With the increasing number of HIV-infected patients receiving highly active antiretroviral therapy (HAART), the shift in their dermatologic profile becomes less characteristic of AIDS-defining illnesses.
Retrospective review of mucocutaneous pathology among patients seen at HIV-Dermatology Clinic from January 2009 to December 2013.
Among 534 patients, there were 68.4% males and 31.6% females, with 8.7-year average duration of infection; 82.8% were receiving HAART. Kaposi sarcoma was the only relatively frequent AIDS-defining disease. Fungal and viral infections were common, with human papilloma virus (HPV) as the most frequent overall. Benign and premalignant tumors were associated with HAART and CD4 >200/mm3 (P < .05). Psoriasis was prevalent among patients without HAART (P < .05). Prurigo was associated with lower CD4 count (P < .001).
Patients receiving HAART are faced with chronic skin problems such as benign and premalignant tumors, and HPV infection adds to their neoplastic predisposition. Further research is recommended to develop protocols for treating psoriasis and screening for HPV-associated neoplasia among patients.
Patients living with HIV infection are usually afflicted with skin diseases, and their variability and severity often reflect their level of immune deficiency. Ranging from infections, inflammations, and neoplasms, these can lead physicians to the initial diagnosis of HIV infection or can manifest the various stages of its disease evolution. In addition to this is the problem of drug reactions and iatrogenic effects as well as the reactivation of certain diseases alongside immune reconstitution while receiving highly active antiretroviral therapy (HAART).1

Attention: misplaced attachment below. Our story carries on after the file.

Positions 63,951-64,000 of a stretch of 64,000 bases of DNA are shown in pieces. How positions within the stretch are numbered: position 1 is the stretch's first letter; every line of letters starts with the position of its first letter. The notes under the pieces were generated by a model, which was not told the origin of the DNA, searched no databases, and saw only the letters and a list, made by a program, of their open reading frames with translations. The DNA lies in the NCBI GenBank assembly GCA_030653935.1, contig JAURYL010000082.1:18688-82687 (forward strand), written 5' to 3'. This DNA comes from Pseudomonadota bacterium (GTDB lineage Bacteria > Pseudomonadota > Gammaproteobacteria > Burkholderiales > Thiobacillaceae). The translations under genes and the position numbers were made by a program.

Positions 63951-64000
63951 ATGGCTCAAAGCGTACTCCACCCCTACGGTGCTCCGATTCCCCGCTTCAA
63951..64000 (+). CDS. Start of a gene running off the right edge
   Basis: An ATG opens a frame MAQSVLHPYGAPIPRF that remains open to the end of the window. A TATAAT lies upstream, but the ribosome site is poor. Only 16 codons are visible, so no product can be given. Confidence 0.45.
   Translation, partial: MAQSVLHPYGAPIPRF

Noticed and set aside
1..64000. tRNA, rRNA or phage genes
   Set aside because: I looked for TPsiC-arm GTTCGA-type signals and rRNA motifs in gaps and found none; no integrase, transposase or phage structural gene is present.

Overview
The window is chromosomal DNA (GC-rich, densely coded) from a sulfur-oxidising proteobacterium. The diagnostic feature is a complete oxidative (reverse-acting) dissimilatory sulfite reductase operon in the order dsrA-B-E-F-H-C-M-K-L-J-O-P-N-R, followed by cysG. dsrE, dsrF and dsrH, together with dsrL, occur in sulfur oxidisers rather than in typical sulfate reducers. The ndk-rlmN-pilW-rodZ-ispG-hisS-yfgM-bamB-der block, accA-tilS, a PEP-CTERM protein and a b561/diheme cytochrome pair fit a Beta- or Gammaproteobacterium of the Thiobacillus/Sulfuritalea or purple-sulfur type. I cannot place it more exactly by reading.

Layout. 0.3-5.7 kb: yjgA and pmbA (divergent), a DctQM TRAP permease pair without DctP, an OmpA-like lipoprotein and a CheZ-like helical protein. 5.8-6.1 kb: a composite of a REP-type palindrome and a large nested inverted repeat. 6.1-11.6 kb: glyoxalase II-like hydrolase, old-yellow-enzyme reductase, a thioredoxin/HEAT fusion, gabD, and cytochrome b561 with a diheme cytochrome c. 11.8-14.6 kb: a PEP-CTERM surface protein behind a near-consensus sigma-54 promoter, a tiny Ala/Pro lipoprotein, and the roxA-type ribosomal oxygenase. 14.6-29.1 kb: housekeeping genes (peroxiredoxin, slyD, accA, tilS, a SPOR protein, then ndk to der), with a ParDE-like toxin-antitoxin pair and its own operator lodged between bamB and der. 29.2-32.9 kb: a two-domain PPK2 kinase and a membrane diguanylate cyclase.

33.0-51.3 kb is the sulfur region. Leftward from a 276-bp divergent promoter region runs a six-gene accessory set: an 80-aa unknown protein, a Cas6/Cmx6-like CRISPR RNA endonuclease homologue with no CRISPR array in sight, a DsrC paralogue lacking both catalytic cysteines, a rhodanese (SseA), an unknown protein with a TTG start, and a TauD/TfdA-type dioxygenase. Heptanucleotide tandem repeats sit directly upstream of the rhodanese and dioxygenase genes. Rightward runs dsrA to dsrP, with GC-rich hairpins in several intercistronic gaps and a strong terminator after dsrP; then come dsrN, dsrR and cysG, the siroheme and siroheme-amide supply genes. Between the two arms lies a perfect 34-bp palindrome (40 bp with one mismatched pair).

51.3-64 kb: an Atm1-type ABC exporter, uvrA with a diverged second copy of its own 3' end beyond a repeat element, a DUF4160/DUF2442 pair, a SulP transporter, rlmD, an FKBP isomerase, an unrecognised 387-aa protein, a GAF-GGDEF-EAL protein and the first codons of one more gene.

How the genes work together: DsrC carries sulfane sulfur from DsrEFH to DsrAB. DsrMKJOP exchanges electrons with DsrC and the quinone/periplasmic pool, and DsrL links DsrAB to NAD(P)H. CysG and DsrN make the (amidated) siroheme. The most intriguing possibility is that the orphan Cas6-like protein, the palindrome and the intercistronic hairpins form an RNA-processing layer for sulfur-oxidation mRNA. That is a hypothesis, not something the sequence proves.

The epidemiologic profile of dermatologic illnesses in relation to HIV varies between countries. This is mainly affected by economic and political factors pertaining to the availability of HAART, as well as the risk-taking behavior of patients. In Portugal, a few years after the recognition of HIV (1985-1991), the mucocutaneous manifestations were dominated by AIDS-defining conditions, such as oropharyngeal candidiasis and Kaposi sarcoma, as well as the aggravation of more common conditions, such as herpes simplex virus (HSV) infection, herpes zoster, dermatophytosis, seborrheic dermatitis, and drug-related skin disorders.2 However, for the past 5 years, there has been a decreasing trend in terms of the number of new HIV-infected cases but with an increasing number of people living with the infection alongside the increasing number of patients receiving HAART.3 These observations result to a less number of opportunistic infections, but instead there is the emergence of medical problems that were less common before4 and a shift to more chronic forms of illnesses.